book review: still life with woodpecker

I like Tom Robbins’ books, but it’s one of these weird blind spots in my memory that I can never connect the titles with the stories so I’m never sure which ones I’ve read. I was halfway through Still Life With Woodpecker before recognizing a scene from the last time I’d read it. It was a line about a finger in an asshole being in Outlaw Territory that made me remember a specific seat I slouched in in one of the reading rooms in one of the Arts buildings at the University of Manitoba back in my undergrad days when I would devour novels instead of worrying too much about my classes. Good times. It’s funny how that one bit is all that sticks in my head. I mean, I’d remembered the themes and stuff, but nothing specific.

And the themes to this one are Choice and individualist romanticism and the only serious question anyone should ever ask: “How do you make love stay?” The story is about an exiled princess who falls in love with an outlaw bomber and they try to answer that question with explosions and pyramids and causes. It feels a bit like a 70s book (which it is), but not so much that you can’t squint and ignore it if the time period is not to your liking. You do need to know who Ralph Nader is though. And be familiar with the kind of people who join causes. Not too tough even today.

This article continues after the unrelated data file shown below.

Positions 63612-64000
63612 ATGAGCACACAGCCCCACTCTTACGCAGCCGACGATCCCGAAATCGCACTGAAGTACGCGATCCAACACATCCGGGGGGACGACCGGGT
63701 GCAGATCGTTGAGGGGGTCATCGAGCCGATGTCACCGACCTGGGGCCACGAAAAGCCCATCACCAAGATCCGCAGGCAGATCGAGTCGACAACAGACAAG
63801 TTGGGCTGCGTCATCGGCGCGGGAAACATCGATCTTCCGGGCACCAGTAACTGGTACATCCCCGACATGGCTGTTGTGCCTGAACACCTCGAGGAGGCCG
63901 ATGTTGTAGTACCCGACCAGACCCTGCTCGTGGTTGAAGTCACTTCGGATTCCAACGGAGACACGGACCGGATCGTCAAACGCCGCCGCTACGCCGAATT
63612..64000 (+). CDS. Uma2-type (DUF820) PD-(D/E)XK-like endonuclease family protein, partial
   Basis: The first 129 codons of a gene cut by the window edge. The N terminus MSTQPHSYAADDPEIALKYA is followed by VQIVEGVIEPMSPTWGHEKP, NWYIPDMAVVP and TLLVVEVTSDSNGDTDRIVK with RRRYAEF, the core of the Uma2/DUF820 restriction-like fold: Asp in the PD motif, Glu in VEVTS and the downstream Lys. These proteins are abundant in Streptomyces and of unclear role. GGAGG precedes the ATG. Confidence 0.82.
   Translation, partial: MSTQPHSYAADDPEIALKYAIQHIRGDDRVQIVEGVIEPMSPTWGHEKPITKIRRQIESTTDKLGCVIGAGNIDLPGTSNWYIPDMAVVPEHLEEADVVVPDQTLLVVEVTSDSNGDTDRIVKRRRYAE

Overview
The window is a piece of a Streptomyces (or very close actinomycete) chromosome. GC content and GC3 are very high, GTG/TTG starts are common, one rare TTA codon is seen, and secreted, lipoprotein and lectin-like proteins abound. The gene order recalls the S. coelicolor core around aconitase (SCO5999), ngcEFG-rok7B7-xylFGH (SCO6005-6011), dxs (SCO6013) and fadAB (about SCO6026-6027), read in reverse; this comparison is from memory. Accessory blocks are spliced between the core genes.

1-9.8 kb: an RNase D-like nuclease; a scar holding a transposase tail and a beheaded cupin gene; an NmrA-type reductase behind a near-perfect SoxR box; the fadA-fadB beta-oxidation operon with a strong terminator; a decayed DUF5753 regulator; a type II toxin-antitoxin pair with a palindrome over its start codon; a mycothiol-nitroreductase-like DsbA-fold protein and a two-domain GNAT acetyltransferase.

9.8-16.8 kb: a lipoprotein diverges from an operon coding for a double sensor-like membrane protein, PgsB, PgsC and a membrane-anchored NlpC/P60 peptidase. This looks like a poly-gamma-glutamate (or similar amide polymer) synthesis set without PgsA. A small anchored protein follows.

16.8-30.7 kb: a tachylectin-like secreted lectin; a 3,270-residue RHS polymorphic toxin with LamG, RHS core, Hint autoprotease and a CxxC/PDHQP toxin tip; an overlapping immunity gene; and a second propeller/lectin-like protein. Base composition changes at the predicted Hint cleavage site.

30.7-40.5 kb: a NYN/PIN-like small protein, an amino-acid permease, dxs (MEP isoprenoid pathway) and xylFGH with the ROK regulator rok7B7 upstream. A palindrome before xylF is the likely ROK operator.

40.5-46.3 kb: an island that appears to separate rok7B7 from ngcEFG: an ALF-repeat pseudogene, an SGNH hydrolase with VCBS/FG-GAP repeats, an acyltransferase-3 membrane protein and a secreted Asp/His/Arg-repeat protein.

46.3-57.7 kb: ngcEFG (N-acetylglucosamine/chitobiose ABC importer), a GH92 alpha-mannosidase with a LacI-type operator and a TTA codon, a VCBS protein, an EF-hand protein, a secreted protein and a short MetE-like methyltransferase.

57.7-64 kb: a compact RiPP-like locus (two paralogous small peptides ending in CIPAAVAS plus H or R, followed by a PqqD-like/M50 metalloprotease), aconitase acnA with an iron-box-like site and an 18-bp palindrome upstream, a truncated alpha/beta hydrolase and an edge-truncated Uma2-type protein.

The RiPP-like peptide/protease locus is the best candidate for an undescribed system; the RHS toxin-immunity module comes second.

But the big thing it does is glorify the individual who makes choices. Which is not too bad a thing to focus on. There’s a running fixation on the moon and, one of the bits I quite liked was this:

Poetry, the best of it, is lunar and is concerned with the essential insanities. Journalism is solar (there are numerous newspapers called The Sun, none called The Moon) and is devoted to the inessential.

Essential insanities do seem important in this world.

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